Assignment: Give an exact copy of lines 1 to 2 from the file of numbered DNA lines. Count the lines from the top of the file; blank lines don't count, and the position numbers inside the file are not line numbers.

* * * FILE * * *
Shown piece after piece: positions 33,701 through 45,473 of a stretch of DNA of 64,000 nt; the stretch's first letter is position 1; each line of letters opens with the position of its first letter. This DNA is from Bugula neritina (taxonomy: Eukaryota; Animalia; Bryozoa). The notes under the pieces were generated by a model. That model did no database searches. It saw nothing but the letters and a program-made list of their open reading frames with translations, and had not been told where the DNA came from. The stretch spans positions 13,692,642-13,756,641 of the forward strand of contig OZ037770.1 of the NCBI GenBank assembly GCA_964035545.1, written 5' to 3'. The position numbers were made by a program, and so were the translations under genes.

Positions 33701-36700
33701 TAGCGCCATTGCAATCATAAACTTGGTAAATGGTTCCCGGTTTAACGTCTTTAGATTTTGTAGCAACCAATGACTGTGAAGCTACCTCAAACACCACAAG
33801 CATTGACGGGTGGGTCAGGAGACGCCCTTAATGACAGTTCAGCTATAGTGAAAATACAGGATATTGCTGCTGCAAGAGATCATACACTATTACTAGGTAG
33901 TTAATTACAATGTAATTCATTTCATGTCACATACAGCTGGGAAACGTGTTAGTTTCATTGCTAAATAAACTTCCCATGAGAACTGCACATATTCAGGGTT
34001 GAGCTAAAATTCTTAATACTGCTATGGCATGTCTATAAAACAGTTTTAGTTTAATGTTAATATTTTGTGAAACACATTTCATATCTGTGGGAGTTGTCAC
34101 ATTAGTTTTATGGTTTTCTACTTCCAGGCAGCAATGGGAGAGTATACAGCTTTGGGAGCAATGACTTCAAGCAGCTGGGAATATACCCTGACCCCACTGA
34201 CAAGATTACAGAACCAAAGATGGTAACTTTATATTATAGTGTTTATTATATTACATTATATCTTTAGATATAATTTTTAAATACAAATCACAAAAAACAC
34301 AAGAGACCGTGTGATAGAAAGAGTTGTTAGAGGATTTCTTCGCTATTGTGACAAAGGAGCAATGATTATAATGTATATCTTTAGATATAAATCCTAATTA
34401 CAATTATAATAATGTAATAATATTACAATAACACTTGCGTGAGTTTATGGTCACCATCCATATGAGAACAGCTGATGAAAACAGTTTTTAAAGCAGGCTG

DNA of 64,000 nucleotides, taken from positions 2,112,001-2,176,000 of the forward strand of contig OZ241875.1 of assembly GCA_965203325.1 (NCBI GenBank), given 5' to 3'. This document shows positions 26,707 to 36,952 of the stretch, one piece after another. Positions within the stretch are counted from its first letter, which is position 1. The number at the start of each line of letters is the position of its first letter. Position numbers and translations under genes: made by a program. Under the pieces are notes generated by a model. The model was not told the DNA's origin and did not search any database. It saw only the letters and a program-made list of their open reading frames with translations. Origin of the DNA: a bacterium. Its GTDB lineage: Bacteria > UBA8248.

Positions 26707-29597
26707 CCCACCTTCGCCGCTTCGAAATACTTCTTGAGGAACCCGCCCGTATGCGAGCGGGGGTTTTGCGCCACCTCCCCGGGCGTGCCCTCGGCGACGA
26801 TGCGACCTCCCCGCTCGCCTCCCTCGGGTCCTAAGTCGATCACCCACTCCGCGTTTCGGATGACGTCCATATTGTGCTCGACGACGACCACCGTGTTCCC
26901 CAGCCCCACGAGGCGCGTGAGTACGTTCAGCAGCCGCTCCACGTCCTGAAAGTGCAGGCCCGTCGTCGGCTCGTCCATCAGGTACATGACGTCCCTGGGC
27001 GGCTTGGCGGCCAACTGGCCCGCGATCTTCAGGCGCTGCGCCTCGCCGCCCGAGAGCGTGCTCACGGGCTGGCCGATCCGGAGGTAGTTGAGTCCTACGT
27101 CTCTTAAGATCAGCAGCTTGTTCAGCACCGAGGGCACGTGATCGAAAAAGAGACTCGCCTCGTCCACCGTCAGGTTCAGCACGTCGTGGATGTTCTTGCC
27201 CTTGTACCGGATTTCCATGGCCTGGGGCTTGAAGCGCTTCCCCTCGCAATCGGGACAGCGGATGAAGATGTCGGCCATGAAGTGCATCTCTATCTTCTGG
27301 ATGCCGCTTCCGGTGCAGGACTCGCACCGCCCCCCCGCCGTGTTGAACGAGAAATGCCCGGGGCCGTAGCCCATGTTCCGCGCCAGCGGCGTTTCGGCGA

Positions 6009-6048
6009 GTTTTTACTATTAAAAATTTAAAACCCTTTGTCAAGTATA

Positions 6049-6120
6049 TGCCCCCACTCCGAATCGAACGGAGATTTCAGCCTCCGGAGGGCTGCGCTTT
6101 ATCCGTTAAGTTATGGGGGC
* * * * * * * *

Shown piece after piece: positions 33,701 through 45,473 of a stretch of DNA of 64,000 nt; the stretch's first letter is position 1; each line of letters opens with the position of its first letter. This DNA is from Bugula neritina (taxonomy: Eukaryota; Animalia; Bryozoa). The notes under the pieces were generated by a model. That model did no database searches. It saw nothing but the letters and a program-made list of their open reading frames with translations, and had not been told where the DNA came from. The stretch spans positions 13,692,642-13,756,641 of the forward strand of contig OZ037770.1 of the NCBI GenBank assembly GCA_964035545.1, written 5' to 3'. The position numbers were made by a program, and so were the translations under genes.

Positions 33701-36700